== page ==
The computer screen is not a piece of paper and should not be treated as such. By taking advantage of the ability of the computer to display dynamic, flexible, and adaptive typography and imagery, we can invent new ways for people to read, interact with, and assimilate information. — davidsmall.com
David Small (creative director) completed his Ph.D. at the MIT Media Laboratory in 1999, where his research focused on the display and manipulation of complex visual information. This was his third degree from MIT. He began his studies of dynamic typography in three dimensional landscapes as a student of Muriel Cooper, founder of the Visible Language Workshop, and later joined the Aesthetics and Computation Group under the direction of John Maeda.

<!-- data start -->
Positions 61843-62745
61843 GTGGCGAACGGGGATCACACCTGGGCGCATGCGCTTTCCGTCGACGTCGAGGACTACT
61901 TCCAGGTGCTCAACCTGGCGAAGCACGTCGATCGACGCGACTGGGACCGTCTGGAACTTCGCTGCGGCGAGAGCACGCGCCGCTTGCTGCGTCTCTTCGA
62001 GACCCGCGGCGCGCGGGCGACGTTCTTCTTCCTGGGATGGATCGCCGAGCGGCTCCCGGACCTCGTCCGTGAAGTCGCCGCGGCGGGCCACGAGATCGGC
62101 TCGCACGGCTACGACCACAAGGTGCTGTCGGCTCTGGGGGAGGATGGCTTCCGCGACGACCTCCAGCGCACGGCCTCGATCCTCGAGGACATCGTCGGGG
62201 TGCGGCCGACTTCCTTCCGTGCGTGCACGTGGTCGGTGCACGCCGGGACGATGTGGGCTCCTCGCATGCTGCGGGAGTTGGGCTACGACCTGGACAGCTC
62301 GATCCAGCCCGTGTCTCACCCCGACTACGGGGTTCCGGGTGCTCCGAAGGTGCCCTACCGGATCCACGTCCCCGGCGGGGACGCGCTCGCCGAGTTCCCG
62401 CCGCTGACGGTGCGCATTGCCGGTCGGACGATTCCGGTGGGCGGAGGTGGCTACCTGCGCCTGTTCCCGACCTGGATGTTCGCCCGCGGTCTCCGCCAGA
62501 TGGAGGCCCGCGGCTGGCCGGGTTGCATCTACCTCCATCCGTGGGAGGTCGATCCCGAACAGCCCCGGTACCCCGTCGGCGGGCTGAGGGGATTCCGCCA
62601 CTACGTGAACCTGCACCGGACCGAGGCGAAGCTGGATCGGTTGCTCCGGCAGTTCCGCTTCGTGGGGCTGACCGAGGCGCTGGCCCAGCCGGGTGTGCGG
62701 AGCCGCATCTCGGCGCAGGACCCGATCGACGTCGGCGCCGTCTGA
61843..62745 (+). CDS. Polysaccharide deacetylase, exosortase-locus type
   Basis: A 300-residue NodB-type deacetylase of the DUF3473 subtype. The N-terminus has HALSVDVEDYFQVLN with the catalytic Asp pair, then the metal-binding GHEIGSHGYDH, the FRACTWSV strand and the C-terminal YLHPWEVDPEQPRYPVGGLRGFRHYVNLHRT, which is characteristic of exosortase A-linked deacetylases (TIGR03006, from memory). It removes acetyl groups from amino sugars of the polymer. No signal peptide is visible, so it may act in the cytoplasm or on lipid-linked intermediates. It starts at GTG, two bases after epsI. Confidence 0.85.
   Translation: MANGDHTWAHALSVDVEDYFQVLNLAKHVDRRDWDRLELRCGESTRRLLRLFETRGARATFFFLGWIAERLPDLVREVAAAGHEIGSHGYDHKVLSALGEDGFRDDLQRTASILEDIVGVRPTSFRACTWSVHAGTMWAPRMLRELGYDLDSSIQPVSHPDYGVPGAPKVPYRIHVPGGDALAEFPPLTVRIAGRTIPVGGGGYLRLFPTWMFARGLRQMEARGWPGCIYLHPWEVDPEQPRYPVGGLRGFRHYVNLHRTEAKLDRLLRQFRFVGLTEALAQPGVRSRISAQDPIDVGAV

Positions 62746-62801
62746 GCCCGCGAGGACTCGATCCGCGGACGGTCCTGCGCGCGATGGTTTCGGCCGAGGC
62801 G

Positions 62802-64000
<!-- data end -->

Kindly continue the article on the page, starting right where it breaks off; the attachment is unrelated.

His thesis, Rethinking the Book, examined how digital media, in particular the use of three-dimensional and dynamic typography, will change the way designers approach large bodies of information. His work has been exhibited at the Museum of Modern Art, Documenta11, the Centre Pompidou, and the Cooper-Hewitt. He is the principal and founder of Small Design Firm. From 2008 to 2010 he was an Associate Professor at the Massachusetts Institute of Technology where he directed a research group at the MIT Media Lab.